Doko Turns Two!
Doko turns Two!
On July 16th, 2017, Doko founders made their first two recyclable waste pick-ups from the Ministry of Health, and Nepal Innovation Lab - officially launching operations! Today, we collect recyclables from at least 15 institutions and five households on a daily basis. With over 100 institutions and over 3,500 households using our services, our daily visits are constantly growing. These past two years have been a wonderful learning experience for us at Doko Recyclers. We started with three people and now are a team of 35!
So let’s take a trip together on our journey so far:
After our launch, our first significant milestone was becoming one of three finalists from Nepal for Slush GIA, the world’s largest start-up accelerator program. Our co-founder, Kushal Harjani, shared Doko’s business model and vision to funders and over 1,500 start-ups in Helsinki, Finland.
In January 2018, we launched our professional shredding services. Since most institutions burn their confidential documents as a method of disposal causing unnecessary air pollution, we started providing both on and off site shredding services and providing ‘Certificates of Destruction,’ ensuring confidentiality and a smaller environment footprint. Today, we shred about 3,000 kg of confidential documents per month.
Collecting recyclable materials from around the valley was a good first step, but we knew that in order to raise awareness on the importance of recycling, we needed to focus on advocacy. So in June 2018, we decided to team up with ICIMOD, the Royal Norwegian Embassy, and Nepali Times to co-host our first World Environment Day event. We organized a knowledge forum which included discussions on opportunities and challenges in beating plastic pollution in Nepal and broadly situating the problem in the Hindu Kush Himalaya region. Government stakeholders, local leaders, experts and diplomats were the key attendees of the forum amongst other relevant stakeholders.
People mostly associate recycling with plastics, papers, and glass. But one significant resource many aren’t aware can be recycled is electronic waste, or e-waste. Anything that can be plugged in or run on a battery is considered to be e-waste. Today, a majority of e-waste generated in Nepal is being dumped into landfills. This is extremely hazardous as not only does e-waste not decompose, but many components used to build a lot of the devices are toxic (ex. lithium ion batteries.) Once in landfills, these toxins spread to our soil, water, and air, causing damage to our health and the health of the ecosystem. In an attempt to reduce this spread of toxins, we decided to professionally handle and deal with e-waste. In July 2018, we conducted our first consultancy workshop on e-waste with Himalayan Climate Initiative. During the workshop, Pankaj Panjiyar (Chief Operations Officer) educated the participants on the causes and effects of e-waste in Nepal. Currently, awareness about e-waste is very insignificant in our country. Our goal is to raise awareness and educate people on the importance of recycling their e-waste.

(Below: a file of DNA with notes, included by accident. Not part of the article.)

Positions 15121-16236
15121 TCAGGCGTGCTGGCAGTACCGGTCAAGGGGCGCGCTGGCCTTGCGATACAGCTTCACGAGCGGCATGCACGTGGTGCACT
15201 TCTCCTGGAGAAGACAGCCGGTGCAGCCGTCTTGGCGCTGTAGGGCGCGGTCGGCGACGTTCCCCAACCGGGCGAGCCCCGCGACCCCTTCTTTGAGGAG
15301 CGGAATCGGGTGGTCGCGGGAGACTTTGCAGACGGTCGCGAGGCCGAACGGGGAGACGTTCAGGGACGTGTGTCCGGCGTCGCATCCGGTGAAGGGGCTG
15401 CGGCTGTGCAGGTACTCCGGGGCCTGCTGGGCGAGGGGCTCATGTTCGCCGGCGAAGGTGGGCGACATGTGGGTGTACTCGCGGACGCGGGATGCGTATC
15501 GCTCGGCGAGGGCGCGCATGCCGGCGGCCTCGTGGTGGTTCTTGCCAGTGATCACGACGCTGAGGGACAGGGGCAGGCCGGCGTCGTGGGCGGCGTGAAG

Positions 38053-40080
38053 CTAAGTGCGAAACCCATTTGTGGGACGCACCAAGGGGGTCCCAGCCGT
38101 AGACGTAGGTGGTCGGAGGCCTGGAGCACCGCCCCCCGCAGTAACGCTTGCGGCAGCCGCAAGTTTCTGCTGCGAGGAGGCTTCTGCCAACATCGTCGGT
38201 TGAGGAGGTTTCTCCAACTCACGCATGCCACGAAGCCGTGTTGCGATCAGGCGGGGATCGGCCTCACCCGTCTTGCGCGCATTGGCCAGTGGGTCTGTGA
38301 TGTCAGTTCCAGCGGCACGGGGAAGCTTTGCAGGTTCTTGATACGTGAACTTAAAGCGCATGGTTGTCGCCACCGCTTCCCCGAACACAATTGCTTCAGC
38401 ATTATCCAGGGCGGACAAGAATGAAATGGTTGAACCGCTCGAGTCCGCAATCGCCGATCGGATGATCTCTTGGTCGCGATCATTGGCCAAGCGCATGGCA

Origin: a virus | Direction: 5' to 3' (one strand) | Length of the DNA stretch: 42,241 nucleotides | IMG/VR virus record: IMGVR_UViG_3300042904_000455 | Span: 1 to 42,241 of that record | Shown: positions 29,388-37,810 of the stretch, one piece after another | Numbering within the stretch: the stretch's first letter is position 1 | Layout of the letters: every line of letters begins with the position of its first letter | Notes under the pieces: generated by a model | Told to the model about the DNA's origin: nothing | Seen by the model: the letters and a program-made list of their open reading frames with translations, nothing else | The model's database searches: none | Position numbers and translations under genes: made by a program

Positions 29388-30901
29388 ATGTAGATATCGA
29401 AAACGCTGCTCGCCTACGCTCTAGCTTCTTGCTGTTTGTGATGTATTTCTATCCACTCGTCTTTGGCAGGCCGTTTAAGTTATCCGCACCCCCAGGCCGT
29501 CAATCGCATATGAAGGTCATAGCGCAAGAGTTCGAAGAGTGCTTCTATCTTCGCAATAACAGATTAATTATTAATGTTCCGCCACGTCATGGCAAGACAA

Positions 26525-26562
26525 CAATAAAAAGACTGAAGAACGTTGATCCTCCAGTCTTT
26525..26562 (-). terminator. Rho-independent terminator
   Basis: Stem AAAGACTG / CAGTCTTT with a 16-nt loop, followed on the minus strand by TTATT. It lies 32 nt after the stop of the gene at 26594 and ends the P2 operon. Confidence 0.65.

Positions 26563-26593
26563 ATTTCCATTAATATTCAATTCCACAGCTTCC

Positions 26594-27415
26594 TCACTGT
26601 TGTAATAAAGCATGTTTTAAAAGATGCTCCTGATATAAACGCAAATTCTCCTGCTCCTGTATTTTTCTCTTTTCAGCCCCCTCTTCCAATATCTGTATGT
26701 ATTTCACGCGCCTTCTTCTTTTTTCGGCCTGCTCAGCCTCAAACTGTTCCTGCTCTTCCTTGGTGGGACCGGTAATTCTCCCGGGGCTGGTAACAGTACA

Glass is an item that we use and dispose on a daily basis, yet there are no recycling plants for glass in Nepal. Domestic beer bottles are collected by the informal waste sector, cleaned, and sent back to bottling facilities to be reused for beer. Other types of glass end up in landfills. Since we couldn’t recycle glass, we came up with a creative solution for repurposing discarded bottles. Tatwa, our upcycled range, was born. We collect all types of bottles, clean them, and redesign them into drinking glasses, cups, lamps, flower planters, and more. Check out the Tatwa Instagram page: https://www.instagram.com/tatwa_upcycle/
In an effort to continue the efforts in combating plastic pollution and changing people's attitudes towards waste, Doko Recyclers with Creative Academy, a school based in Kirtipur, facilitated a 'Plogging Run' in Kirtipur Heritage Temple Area on November 26, 2018. Plogging is a combination of ‘Jogging’ with ‘Picking Up Litter’ that started as an organized activity in Sweden around 2016 and spread to other countries in 2018, following the growing concern around Plastic Pollution. Find out more at: https://dokorecyclers.com/blog/plogging-run-with-abhimanyu-chakravorty-3
In April 2019, we launched www.ewastenepal.com, our online platform for e-waste. If you have any e-waste that you would like to dispose of responsibly, or want to learn more about e-waste in Nepal and the world, visit our e-waste website!
Almost two thirds of waste generated in an average household in Kathmandu is organic food waste. Many of our household clients were asking for more sustainable alternatives for dealing with organic waste. So, in May 2019, in collaboration with BioComp Nepal, we launched the Smart Bucket, a simple home composting system. This system is designed for a family of four to five. When you generate organic waste, all you need to do is add it to the bucket instead of sending it to landfills. Add some decomposer (included in the kit) occasionally, and you will have homemade, organic compost to use for your garden! Learn more about the Smart Bucket here: https://dokorecyclers.com/blog/the-smart-bucket-a-new-solution-for-organic-waste-9
We learn and grow more everyday and aim to make a bigger impact towards sustainable development in Nepal. We need to raise awareness of the importance of recycling as a community, and that starts with each individual being conscious of the waste they generate and dispose. You have helped us raise awareness these past two years, and we thank you for that. Let’s work together to spread the word even further and louder, to make our city and country clean and sustainable.
Pranav Rajouria, Communications and Partnerships Coordinator